Saturday, January 31, 2009

New url

I've moved Most Awesomest Sentences to a bigger and better url--- go to the new tumblr address below from now on:

The Production of Space by Henri Lefebvre Pt. 3

First published in 1974, this is disgustingly prescient:

Investment in 'real estate', ie. in the production of space, continues to involve a higher proportion of variable as compared with constant capital. The organic composition of capital is weak in this sphere, despite the high level of investment called for and despite the rapidity of technological progress.... The mobilization of space becomes frenetic, and produces an impetus towards the self-destruction of spaces old andnew. Investment and speculation cannot be stopped, however, nor even slowed, and a vicious circle is thus set up. A strategy based on space, even if we leave military and political projects out of the picture, must be considered a very dangerous one indeed, for it sacrifices the future to immediate interests while simultaneously destroying the present in the name of a future at once programmed and utterly uncertain. (336)

Thursday, January 29, 2009

The Production of Space by Henri Lefebvre Pt. 2

So, this is my second time reading Production of Space and I'm really trying to 'get it' this time.

I'm on day 3.5 of reading it along with secondary material. While in the delirious dream-zone that one is liable to drift into while trudging through oftentimes incomprehensible French theory, where an avant-garde of purple bunny rabbits violently takes up arms against the top hatted fat cat bourgeoise for control of the relations of production and social relations of reproduction--- i was awoken by the little gem of a passage below.

All the sudden Lefebvre went from simultaneously lambasting french semiotics and its deconstruction to writing what can't be described as anything other than French Marxist Erotica:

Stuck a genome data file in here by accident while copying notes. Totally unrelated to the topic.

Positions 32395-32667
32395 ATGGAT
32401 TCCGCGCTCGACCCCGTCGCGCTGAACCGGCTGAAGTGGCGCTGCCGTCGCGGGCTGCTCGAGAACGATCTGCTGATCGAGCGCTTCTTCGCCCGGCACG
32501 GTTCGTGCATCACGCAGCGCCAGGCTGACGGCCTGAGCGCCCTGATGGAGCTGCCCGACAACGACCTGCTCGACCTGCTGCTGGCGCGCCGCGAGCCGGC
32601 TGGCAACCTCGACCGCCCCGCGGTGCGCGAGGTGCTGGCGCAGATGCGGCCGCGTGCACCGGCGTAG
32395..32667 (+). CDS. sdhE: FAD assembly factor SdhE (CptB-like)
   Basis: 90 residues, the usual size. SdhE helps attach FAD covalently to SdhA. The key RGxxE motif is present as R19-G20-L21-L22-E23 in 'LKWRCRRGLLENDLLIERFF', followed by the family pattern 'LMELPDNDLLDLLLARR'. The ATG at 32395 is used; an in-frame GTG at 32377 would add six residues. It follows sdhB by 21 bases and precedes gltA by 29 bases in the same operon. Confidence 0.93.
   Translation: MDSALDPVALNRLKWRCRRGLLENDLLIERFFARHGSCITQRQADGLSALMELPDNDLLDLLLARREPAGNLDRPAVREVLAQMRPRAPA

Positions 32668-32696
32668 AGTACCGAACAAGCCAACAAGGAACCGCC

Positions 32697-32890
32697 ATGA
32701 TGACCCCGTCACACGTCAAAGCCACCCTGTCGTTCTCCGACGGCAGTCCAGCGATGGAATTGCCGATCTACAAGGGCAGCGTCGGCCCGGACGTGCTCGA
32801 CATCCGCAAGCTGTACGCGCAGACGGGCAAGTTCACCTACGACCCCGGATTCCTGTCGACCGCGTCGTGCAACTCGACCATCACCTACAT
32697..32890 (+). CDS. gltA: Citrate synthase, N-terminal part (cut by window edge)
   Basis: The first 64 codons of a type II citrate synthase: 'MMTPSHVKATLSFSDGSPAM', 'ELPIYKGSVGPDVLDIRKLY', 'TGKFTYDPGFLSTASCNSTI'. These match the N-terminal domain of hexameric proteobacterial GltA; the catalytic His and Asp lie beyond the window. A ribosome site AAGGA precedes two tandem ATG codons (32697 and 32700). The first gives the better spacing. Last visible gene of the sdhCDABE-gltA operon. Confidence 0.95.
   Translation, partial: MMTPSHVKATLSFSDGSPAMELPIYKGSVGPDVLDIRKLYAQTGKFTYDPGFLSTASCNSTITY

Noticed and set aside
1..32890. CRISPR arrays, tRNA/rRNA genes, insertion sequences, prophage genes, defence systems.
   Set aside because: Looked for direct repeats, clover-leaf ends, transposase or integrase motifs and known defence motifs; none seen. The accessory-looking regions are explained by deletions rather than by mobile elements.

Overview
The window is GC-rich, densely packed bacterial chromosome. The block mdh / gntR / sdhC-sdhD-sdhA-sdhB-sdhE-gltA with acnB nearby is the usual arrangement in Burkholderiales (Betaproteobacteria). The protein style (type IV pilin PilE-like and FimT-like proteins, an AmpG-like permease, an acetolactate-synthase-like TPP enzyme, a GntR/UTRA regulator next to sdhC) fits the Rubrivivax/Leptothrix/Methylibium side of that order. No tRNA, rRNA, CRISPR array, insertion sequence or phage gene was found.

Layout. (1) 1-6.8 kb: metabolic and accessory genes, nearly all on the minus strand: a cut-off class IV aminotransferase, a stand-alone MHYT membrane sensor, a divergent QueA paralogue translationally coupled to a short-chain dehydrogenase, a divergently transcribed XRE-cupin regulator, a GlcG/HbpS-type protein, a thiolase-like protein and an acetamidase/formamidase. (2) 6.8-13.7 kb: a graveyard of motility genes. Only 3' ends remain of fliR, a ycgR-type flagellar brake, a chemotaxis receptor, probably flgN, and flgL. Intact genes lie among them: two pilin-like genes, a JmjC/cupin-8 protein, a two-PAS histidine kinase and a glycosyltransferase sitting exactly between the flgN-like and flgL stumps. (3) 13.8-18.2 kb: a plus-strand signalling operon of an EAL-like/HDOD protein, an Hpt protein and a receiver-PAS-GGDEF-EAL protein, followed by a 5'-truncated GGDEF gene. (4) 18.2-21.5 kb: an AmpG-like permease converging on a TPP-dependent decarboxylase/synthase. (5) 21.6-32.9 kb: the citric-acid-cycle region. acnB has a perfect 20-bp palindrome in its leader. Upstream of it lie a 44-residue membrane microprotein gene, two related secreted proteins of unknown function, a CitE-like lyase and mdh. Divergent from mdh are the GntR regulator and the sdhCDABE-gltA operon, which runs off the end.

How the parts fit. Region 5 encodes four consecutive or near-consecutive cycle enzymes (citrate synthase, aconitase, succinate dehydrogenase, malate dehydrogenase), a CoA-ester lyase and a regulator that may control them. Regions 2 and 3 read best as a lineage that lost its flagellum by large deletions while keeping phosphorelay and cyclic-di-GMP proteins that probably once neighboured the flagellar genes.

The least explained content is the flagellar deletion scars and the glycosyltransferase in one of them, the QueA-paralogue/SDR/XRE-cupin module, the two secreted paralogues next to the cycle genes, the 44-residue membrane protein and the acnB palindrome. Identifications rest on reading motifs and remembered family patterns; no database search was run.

The verticality and political arrogance of towers, their feudalism, already intimated the coming alliance between Ego and Phallus... The Phallus is seen. The female genital organ, representing the world remains hidden. The prestigious Phallus, symbol of power and fecundity, forces its way into view by becoming erect. (261-2)

Wednesday, January 28, 2009

The Production of Space by Henri Lefebvre

“Abstract space, the space of the bourgeoise and of capitalism, bound up as it is with exchange (of goods and commodities, as of written and spoken words, etc.) depends on consensus more than any space before it. It hardly seems necessary to add that within this space violence does not always remain latent or hidden. One of its contradictions is that between the appearance of security and the constant threat, is indeed the occasional eruption of violence" (57).

Sunday, January 25, 2009

"Boredom" by Siegfried Kracauer

Today is a tie between two sentences from the first page of Kracauer's essay "Boredom" from The Mass Ornament. If you haven't read this essay and work the 9-5 (especially doing a job you dislike), check it out... it's only four pages.
People today who still have time for boredom and yet are not bored are certainly just as boring as those who never got around to being bored (331).
Yet the vulgar boredom of daily drudgery is not actually what is at issue here, since it neither kills people nor awakens them to new life, but merely expresses a dissatisfaction that would immediately disappear if an occupation more pleasant than the morally sanctioned one became available (331).

Friday, January 23, 2009

Performance as Political Act by Randy Martin (1990)

While the rest of Martin's book is nearly too theoretically dense to follow (and sometimes even obtuse), chapter 1, "When Consciousness is not Enough," is borderline brilliant.
To the extent that consciousness, even when it occurs as countermeanings, appears as the only road to revolt, we are left with the paradox that the very means to express opposition is the same as the means of control" (1990, 7).

Thursday, January 22, 2009

The Transformative Power of Performance by Erika Fischer-Lichte

I've included multiple sentences today, but pay special attention to the 'tautology' line.
I perceive something as something. The things signify what they are or as what they appear. To perceive something as something means to perceive it as meaningful. Materiality, signifier, and signified coincide in the case of self-referentiality. Materiality does not act as a signifier to which this or that signified can be attributed. Rather, materiality itself has to be seen as the signified already given in the materiality perceived by the subject. To use a tautology, the thing's materiality adopts the meaning of its materieality, that is, of its phenomenal being. What the object is perceived as is what it signifies.
If only the last sentence is a tautology, I wonder what Professor Dr. Dr. Fischer-Lichte would describe the six before it.